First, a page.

We need to listen to Gurmehar Kaur
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First of all, Gurmehar Kaur is not a girl. She is a young woman with the right to vote, a 20-year-old student who lost her father during military action when she was barely two years old. In her two decades, she has learnt more about what life has to offer than many twice her age. Calling her an impressionable or misguided girl is not only patronizing, it reveals wilful refusal to acknowledge the points she is making.
Gurmehar lost her father at an age too young to comprehend death, and she struggled to fathom the meaning of such a profound loss. In 2016, she featured in a video, standing silently, holding 36 placards, where she explained her journey from incomprehension and disbelief, to uncontrollable anger (as a child she wanted to take revenge on anyone who looked like or resembled the people who had killed her father). But her courageous mother, who was dealing with her own grief, helped Gurmehar understand the critical difference between the one and the many, between the individual and the group, and the power of compassion. She learnt that the wrong deed by one individual or a few does not transfer guilt on the rest from the same religion or nationality, or any other group identity.
This is beyond the understanding of the many cowards on the Internet who hurled ugly abuses at her and threatened violence. In response, Gurmehar has ignored them. She has remained steadfast in her views, which shows that her views weren’t an overnight, instinctive, flippant response to the actions of activists of the Akhil Bharatiya Vidyarthi Parishad (ABVP), who violently disrupted a seminar at Delhi University. Her views evolved from her own suffering—she has learnt to let go of hate. She has given an astonishing display of how Ernest Hemingway described courage—grace under pressure.
In contrast, her critics have only revealed their insensitivity. Cricketer Virender Sehwag had the good sense to withdraw after his tasteless cameo, in which he mimicked Gurmehar, backfired. But others have rushed in.
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Rajeev Chandrasekhar, whose Rajya Sabha term ends next year, wrote her an open letter, reeking of paternalism, where he “mansplained” the strategic reality of the India-Pakistan relationship, in which naïve pacifism is misplaced, and warned her of the response she might get from those who hold the idea of national integrity dear, suggesting—or hoping—that once she is older, she would know better. In essence, he implied that Gurmehar sees national integrity as a tradable commodity—which she doesn’t—and that pacifism is simplistic, which it isn’t, or that she opposes the military, which she doesn’t.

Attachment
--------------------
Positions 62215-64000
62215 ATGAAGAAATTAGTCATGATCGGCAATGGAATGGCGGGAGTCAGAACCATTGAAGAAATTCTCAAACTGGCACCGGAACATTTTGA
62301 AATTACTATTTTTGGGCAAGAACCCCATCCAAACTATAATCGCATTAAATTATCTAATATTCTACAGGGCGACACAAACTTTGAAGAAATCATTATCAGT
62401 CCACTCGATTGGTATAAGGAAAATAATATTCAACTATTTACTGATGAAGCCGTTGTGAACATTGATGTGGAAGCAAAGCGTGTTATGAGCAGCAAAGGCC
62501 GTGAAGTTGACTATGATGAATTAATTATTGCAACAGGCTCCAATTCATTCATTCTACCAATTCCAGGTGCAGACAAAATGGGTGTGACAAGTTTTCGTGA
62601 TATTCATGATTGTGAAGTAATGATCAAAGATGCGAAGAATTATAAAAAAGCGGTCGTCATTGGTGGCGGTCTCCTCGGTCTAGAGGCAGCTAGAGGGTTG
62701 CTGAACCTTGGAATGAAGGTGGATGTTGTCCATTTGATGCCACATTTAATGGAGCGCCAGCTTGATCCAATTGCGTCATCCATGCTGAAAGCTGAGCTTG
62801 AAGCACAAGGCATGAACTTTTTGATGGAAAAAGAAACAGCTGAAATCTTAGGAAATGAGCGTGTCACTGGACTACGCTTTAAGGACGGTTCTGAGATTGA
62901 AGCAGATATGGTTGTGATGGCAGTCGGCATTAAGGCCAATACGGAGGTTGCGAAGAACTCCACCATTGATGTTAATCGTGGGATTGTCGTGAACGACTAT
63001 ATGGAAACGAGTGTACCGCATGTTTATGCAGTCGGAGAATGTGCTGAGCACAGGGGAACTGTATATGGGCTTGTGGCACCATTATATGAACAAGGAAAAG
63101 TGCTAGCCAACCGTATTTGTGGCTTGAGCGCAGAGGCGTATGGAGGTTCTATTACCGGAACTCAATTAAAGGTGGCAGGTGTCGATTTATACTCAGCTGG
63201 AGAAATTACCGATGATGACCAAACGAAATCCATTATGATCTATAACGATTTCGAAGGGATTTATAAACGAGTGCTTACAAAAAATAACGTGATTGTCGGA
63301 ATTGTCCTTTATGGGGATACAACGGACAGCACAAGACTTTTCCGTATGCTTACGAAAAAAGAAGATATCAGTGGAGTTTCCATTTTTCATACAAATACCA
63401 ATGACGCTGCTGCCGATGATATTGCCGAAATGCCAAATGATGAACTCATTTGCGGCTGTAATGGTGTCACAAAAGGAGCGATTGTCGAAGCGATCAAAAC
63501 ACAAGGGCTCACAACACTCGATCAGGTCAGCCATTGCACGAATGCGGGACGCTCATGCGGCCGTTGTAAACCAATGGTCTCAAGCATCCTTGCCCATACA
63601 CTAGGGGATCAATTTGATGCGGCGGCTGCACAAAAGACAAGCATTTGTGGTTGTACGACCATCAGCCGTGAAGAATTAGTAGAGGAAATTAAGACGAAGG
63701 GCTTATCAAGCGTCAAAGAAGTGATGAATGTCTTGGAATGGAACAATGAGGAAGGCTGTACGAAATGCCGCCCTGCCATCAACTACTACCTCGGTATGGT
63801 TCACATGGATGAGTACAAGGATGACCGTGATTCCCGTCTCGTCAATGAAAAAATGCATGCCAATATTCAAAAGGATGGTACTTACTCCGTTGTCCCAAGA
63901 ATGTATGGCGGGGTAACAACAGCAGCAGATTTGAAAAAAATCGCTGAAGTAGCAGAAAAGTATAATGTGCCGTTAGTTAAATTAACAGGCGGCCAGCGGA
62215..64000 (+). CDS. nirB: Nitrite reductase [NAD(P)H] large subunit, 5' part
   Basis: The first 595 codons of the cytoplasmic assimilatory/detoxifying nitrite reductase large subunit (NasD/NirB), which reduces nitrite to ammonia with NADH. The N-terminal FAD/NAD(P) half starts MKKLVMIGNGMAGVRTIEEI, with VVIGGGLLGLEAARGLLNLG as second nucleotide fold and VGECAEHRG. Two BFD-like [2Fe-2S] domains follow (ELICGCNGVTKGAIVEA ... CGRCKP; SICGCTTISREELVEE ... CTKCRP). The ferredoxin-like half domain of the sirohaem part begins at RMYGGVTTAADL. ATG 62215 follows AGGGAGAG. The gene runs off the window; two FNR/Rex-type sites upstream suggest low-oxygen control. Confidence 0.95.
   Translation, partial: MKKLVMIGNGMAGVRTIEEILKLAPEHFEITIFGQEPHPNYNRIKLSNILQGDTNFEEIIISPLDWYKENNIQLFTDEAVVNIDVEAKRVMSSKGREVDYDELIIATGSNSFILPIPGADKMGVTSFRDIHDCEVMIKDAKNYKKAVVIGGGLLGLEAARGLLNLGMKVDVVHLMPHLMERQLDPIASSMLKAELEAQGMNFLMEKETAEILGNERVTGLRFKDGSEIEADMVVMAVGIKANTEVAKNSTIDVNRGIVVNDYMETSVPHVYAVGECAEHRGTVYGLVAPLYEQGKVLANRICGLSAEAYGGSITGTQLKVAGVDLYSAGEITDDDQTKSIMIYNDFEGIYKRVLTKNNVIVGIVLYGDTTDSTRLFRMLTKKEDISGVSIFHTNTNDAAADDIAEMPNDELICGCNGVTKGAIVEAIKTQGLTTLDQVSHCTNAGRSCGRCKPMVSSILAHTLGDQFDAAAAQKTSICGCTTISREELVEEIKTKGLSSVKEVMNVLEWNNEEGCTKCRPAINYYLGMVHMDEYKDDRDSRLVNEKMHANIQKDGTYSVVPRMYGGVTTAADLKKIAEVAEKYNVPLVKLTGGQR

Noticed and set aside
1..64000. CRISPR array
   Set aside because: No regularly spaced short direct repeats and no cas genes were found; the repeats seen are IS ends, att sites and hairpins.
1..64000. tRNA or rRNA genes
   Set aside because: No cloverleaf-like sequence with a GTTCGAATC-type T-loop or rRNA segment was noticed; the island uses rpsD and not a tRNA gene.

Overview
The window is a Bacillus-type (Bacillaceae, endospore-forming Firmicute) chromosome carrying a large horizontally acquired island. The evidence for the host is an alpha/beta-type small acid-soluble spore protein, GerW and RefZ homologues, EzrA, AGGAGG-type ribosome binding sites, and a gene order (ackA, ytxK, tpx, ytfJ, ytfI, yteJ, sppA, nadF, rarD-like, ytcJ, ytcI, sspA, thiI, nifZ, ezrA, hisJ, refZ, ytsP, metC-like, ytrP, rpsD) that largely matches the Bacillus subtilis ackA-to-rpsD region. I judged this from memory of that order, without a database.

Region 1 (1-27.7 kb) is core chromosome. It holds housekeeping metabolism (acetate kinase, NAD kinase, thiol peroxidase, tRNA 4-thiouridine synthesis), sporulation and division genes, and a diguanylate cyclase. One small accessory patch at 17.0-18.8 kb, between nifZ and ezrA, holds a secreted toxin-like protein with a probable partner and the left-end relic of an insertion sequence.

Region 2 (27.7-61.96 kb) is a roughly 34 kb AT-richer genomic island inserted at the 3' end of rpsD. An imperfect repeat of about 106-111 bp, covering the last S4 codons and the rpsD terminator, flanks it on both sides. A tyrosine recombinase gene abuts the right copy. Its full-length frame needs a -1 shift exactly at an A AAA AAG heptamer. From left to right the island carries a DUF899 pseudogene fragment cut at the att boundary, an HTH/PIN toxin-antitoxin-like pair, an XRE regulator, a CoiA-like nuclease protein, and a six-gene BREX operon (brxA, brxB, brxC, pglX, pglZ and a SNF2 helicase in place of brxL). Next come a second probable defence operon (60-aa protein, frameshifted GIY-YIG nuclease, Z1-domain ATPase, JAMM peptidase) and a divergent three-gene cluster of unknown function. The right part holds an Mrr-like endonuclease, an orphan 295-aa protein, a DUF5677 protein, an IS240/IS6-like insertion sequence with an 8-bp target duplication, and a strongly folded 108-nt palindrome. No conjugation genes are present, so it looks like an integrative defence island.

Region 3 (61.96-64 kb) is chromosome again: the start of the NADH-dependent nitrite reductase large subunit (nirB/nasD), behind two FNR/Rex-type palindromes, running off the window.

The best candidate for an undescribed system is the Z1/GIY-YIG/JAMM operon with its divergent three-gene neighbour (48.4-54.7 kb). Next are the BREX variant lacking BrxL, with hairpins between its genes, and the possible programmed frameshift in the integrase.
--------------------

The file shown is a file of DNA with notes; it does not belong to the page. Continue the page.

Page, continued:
Valour, sacrifice, national integrity—these are subjective terms. The soldier dying while killing a terrorist about to set off an explosive represents all three as much as the man at Tiananmen Square did in 1989 when he tried to stop a convoy of tanks.
Chandrasekhar said he had seen Gurmehar’s video. Kiren Rijiju, the Union minister of state for home affairs, hadn’t, but that did not stop him from commenting on what he thought she had said. He admitted he had not had the time to follow the issue closely, and his criticism of Gurmehar came after a journalist showed him a part of her statement.
These men sound like those interfering uncles who annoyingly tell their nieces how to behave, and what’s right and what’s wrong, simply because they are older and male. Rijiju blamed the left for polluting Gurmehar’s mind; meanwhile the ABVP was busy trying to close minds.
So frightened is the ABVP of ideas that question its world view that it wants to banish those ideas. So incapable is it of making an argument, that it fights a slogan with a stone. So insecure is its belief, that it wants to protect it by removing a text from the university syllabus because it might confuse students. And so fragile is its notion of nationhood that it wants to prevent some students from speaking about the violence perpetrated in the name of the state.
Its desperation is not surprising—in India’s independence struggle, the leaders of the Hindutva pantheon were conspicuously absent. It needs new heroes, and so it is embracing leaders of the freedom movement whom the Congress unjustly neglected, since the Congress was busy creating its own iconography.
The ABVP’s intolerance undermines the very idea of a university campus, and Gurmehar is challenging that intolerance. As John Etchemendy, who stepped down as Stanford University’s provost in January, said recently: “The modern university is devoted to a methodology, not a set of doctrines…. Rational inquiry is intended to uncover truths, but it depends crucially on vibrant debate and disagreement. The university’s responsibility is to nurture the methodology, not to adjudicate its output.” This means “to remind ourselves…that those who hold views contrary to our own are rarely evil or stupid, and may know or understand things that we do not. To genuinely listen requires an intellectual humility that has become increasingly rare.”
By closing off debates, the ABVP wants to prevent the emergence of ideas that challenge its orthodoxy. If it prevails, it will create a zombie nation, which marches to a singular tune, rises for the national anthem, and parrots slogans.
Gurmehar’s placards silently show the folly of that cacophony. Enough is enough, she says; she wants an end to state-sponsored terrorism, spies, and hatred. Let go of hate, she says. It is time to listen.
Salil Tripathi is a writer based in London. Comments are welcome at email@example.com.
Read Salil Tripathi’s previous Mint columns at www.livemint.com/saliltripathi